Fluid flow paths in the Middle America Trench and Costa Rica margin

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doi: 10.1130/0091-7613(2000)28<679:FFPITM>2.0.CO;2
Author(s): Silver, Eli; Kastner, Miriam; Fisher, Andrew; Morris, Julie; McIntosh, Kirk; Saffer, Demian
Author Affiliation(s): Primary:
University of California at Santa Cruz, Earth Sciences Department, Santa Cruz, CA, United States
Scripps Institution of Oceanography, United States
Washington University, St. Louis, MO, United States
University of Texas at Austin, United States
Volume Title: Geology (Boulder)
Source: Geology (Boulder), 28(8), p.679-682. Publisher: Geological Society of America (GSA), Boulder, CO, United States. ISSN: 0091-7613 CODEN: GLGYBA
Note: In English. 28 refs.; illus., incl. sect., sketch map
Summary: The hydrology of the subducting plate and its dewatering behavior through the shallow subduction zone is linked to the structure and deformation of the forearc prism, the nature of the seismogenic zone, the composition of seawater for selected elements, and the composition of the residual slab subducted to depths of magma generation at the volcanic arc. Two locally independent systems of fluid flow govern the transport of heat and chemistry through the Costa Rica subduction complex, a dominantly nonaccretionary subduction zone. One fluid system is the margin wedge, decollement, and underthrust sediment section. Fluid sources include local sediment compaction and mineral dehydration at depth. A second flow system occurs in basement, beneath the sedimentary sequence on the incoming plate. This region is characterized by extremely low conductive heat flow, and the sediment overlying basement has pore-water geochemistry similar to that of seawater. Flow nearly parallel to the trench could be directed by permeability associated with faults and driven by a combination of differential heating and earthquake strain cycling.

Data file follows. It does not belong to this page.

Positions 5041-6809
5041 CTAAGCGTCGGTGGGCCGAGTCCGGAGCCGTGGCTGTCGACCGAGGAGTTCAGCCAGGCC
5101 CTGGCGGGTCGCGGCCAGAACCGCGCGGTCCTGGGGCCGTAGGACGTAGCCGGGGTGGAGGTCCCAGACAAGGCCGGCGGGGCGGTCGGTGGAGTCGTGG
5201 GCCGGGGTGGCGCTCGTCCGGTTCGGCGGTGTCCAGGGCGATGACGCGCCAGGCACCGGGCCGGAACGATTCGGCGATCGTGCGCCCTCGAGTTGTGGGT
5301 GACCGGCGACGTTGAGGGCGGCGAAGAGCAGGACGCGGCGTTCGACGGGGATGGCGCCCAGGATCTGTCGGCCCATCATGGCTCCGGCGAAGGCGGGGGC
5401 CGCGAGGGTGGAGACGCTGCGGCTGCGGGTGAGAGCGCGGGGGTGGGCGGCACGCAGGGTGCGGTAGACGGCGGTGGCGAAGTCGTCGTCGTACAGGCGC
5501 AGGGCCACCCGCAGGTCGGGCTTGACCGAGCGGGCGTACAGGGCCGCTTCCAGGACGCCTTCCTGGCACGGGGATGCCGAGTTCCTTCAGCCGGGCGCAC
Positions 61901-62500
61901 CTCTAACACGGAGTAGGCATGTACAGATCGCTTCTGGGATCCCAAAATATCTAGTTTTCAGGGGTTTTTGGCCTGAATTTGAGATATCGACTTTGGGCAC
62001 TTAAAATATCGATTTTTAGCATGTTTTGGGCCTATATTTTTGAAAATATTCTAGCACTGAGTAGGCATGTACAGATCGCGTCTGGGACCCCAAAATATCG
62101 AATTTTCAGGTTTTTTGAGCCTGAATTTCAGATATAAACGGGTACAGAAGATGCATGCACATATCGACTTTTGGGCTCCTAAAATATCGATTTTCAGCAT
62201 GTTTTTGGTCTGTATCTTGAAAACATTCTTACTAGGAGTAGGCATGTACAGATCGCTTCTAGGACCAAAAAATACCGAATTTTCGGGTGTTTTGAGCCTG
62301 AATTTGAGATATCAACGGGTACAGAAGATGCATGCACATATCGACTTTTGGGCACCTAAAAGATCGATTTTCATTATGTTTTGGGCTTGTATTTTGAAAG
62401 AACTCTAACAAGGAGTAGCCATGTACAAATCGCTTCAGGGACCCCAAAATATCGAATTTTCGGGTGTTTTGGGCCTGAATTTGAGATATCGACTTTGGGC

Year of Publication: 2000
Research Program: ODP Ocean Drilling Program
Key Words: 18 Geophysics, Solid-Earth; Accretionary wedges; Central America; Compaction; Connate waters; Continental margin; Costa Rica; Decollement; Dehydration; East Pacific; Faults; Fluid dynamics; Geochemistry; Geophysical profiles; Geophysical surveys; Heat flow; Hydrochemistry; Leg 170; Marine sediments; Middle America Trench; North Pacific; Northeast Pacific; ODP Site 1039; ODP Site 1040; ODP Site 1043; Ocean Drilling Program; Ocean floors; Pacific Ocean; Permeability; Plate convergence; Pore water; Sediments; Seismic profiles; Subduction zones; Surveys; Trenches; Underthrust faults
Coordinates: N083000 N100000 W0850000 W0863000
Record ID: 2000056041
Copyright Information: GeoRef, Copyright 2019 American Geosciences Institute. Reference includes data supplied by the Geological Society of America, Boulder, CO, United States